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Re: Moving forward (was L4Hurd at Sourceforge)

From: Niels Möller
Subject: Re: Moving forward (was L4Hurd at Sourceforge)
Date: 24 Oct 2001 00:17:43 +0200

Ian Duggan <address@hidden> writes:

> > To summarize: I don't see any reason to import the Hurd sources right
> > now into l4hurd CVS, because I don't expect that we will modify them
> > any time soon.
> Convenience, write access, and a record of our changes are again my
> thinking here. We also can't code against a moving target. It seems to
> me that it would be easier to have our own version to work with so that
> we could merge their progress into our stuff as things progress. That
> way we are feeding patches in both directions, and we don't have to feed
> the real Hurd anything until we have it at a point where it is good
> enough to do so.

This makes some sense. When you start hacking on some or all of the
hurd code, add it, or relevant parts, to this repository.

But there's no need to copy any hurd code into the repository until
you start modifying it.

If you just want the target to stop moving, the easiest way to do that
is to put a tag into the hurd cvs, or stick to (some of) the debian
packages of the hurd. Then upgrade at well defined points in time.

> > Do we have to use oskit at all? If so, I'd prefer that its use be
> > purely optional, e.g. for single (non-essential) user-level tasks
> I guess not. It's a part of the fiasco CVS right now. I don't know what
> the interdependencies are. Since we are using Hazelnut, I guess it isn't
> important at the moment.

Some device drivers will be needed quite soon (as outlined by Farid).
To me, it seems like the best way to do a device driver is as an L4
task, linked with the oskit libraries. If these L4 tasks can later be
upgraded to Hurd processes, the Hurd gets real user space device

Whether or not the l4 kernel should use the OS kit is a different
question. My guess is no.

Another potential oskit user is the pager.

> >    vk-l4/gcc/         # specs and other modifications to gcc, if needed.
> I'm unfamiliar with what this would be. What is a gcc spec file? Would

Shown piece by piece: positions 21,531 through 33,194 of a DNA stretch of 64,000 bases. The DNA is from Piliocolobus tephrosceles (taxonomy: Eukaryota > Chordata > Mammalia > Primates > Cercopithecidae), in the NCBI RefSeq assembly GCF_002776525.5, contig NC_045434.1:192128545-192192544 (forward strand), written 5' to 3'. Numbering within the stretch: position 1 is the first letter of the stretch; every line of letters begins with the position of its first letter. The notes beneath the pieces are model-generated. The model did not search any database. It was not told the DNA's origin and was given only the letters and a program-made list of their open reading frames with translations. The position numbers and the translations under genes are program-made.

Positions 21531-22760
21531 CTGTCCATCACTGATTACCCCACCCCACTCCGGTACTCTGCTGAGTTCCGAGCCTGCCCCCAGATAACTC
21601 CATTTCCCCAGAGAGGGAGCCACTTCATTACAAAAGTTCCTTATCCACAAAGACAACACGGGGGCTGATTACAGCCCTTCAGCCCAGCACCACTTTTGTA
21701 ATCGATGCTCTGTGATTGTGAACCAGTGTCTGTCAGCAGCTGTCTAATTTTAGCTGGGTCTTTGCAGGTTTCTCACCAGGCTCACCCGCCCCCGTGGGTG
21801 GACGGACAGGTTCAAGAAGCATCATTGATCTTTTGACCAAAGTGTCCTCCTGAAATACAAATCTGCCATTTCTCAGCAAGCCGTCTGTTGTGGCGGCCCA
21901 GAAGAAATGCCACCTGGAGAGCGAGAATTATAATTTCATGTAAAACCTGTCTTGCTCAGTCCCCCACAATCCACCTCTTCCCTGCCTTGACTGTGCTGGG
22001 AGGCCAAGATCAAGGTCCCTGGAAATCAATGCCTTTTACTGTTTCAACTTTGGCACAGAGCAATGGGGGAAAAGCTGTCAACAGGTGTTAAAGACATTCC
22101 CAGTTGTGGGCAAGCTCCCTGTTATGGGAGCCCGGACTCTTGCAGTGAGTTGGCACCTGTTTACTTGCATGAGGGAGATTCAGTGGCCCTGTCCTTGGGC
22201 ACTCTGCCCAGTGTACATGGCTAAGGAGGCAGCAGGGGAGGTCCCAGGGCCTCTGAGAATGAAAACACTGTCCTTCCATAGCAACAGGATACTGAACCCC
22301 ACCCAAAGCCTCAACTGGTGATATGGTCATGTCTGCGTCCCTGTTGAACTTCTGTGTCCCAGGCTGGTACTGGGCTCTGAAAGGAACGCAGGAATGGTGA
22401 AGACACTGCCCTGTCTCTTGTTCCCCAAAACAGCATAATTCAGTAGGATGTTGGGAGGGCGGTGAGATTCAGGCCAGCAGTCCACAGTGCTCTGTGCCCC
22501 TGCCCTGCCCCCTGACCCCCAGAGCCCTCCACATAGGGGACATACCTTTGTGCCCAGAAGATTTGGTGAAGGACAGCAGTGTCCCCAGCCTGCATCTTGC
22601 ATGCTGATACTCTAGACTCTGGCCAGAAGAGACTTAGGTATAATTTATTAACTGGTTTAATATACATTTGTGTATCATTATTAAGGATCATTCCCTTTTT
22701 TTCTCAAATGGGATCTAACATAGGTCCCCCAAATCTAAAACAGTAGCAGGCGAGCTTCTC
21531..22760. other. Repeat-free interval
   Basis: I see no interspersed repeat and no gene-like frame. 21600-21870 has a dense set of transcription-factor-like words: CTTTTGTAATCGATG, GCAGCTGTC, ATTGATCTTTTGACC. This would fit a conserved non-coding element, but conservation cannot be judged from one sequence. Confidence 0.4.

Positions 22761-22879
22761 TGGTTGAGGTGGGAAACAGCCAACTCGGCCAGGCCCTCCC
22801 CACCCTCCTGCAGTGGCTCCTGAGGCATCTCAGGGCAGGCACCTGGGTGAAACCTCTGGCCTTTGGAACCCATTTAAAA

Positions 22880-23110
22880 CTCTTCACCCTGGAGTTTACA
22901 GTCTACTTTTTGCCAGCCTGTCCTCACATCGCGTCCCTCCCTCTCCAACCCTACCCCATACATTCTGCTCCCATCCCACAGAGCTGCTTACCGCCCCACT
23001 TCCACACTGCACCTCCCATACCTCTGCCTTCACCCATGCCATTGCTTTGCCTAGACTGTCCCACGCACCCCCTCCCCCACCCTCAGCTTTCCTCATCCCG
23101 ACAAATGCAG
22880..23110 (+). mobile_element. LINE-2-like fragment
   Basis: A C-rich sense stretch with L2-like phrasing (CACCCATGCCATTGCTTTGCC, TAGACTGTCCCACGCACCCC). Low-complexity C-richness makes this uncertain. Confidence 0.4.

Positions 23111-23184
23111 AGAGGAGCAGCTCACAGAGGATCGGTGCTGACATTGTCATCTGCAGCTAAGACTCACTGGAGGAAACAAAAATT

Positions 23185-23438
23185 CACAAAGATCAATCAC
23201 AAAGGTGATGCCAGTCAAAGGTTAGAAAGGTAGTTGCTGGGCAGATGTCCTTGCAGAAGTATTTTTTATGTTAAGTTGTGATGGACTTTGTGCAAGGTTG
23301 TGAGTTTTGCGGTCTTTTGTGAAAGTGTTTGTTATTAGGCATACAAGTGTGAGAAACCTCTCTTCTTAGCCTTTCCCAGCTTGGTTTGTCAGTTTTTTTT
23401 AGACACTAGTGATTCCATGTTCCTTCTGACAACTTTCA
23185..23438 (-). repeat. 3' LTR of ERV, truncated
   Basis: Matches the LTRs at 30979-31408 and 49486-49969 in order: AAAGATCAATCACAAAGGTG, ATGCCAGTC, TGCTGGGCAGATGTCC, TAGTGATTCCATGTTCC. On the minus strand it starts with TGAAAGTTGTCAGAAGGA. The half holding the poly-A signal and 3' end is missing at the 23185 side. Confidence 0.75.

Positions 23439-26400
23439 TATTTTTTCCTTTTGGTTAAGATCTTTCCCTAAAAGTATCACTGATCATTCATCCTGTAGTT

> we really need to modify gcc?

If you want to cross compile for odd setups, hacking the gcc specs
file (usually installed in lib/gcc-lib/<system>/<version>/specs) is
the way to put include paths, library paths, compiled code, libraries
and startup code together.

Ultimately, you should be able to build a suitable cross compiler with

  ./configure --target=i386-unknown-l4-hurd-gnu

or some such (the exact name was discussed earlier on this list so it
should be in the archives), but reusing the i386 compiler you have
around and hacking the specs is a way to avoid having to solve those
problems right away.

The only documentation of the spec file I know of are the comments in

> Can we start with the sigma0 pager that comes with the various L4
> implementations? Maybe I'm misunderstanding what it is for.

I think Farid wrote a good description about what the pager should do.
If I understood it correctly, it should have similar features to mach

> > This way, we'd incrementally contribute code to a general purpose
> > infrastructure on top of L4 upon which we could not only base the
> > Hurd, but also other single servers (L4Linux, L4BSD<vaporware right 
> > now>,...)
> > 
> > What do you think?
> It sounds like a nice idea if I am understanding it correctly. My only
> question is if this is maybe biting off more than we can chew initially.
> Would this distract from the initial goal of Hurd on L4?

I'm feeling the same way. The general L4 vk might be nice to have, but
it's not a primary goal, at least not now.


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